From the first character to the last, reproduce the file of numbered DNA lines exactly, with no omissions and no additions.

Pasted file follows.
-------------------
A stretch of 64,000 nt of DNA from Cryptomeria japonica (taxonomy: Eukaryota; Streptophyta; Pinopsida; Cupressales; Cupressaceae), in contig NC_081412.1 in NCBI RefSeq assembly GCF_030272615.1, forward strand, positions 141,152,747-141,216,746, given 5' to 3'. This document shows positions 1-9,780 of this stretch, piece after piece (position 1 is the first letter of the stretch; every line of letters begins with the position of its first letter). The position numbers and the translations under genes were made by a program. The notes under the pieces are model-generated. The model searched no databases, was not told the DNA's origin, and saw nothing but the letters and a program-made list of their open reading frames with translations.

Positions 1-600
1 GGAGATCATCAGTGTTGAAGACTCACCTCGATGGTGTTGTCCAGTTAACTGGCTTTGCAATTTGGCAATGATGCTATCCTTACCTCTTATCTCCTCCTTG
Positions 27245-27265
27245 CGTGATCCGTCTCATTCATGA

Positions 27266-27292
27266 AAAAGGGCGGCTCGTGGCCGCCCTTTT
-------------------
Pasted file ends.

A stretch of 64,000 nt of DNA from Cryptomeria japonica (taxonomy: Eukaryota; Streptophyta; Pinopsida; Cupressales; Cupressaceae), in contig NC_081412.1 in NCBI RefSeq assembly GCF_030272615.1, forward strand, positions 141,152,747-141,216,746, given 5' to 3'. This document shows positions 1-9,780 of this stretch, piece after piece (position 1 is the first letter of the stretch; every line of letters begins with the position of its first letter). The position numbers and the translations under genes were made by a program. The notes under the pieces are model-generated. The model searched no databases, was not told the DNA's origin, and saw nothing but the letters and a program-made list of their open reading frames with translations.

Positions 1-600
1 GGAGATCATCAGTGTTGAAGACTCACCTCGATGGTGTTGTCCAGTTAACTGGCTTTGCAATTTGGCAATGATGCTATCCTTACCTCTTATCTCCTCCTTG
Positions 27245-27265
27245 CGTGATCCGTCTCATTCATGA

Positions 27266-27292
27266 AAAAGGGCGGCTCGTGGCCGCCCTTTT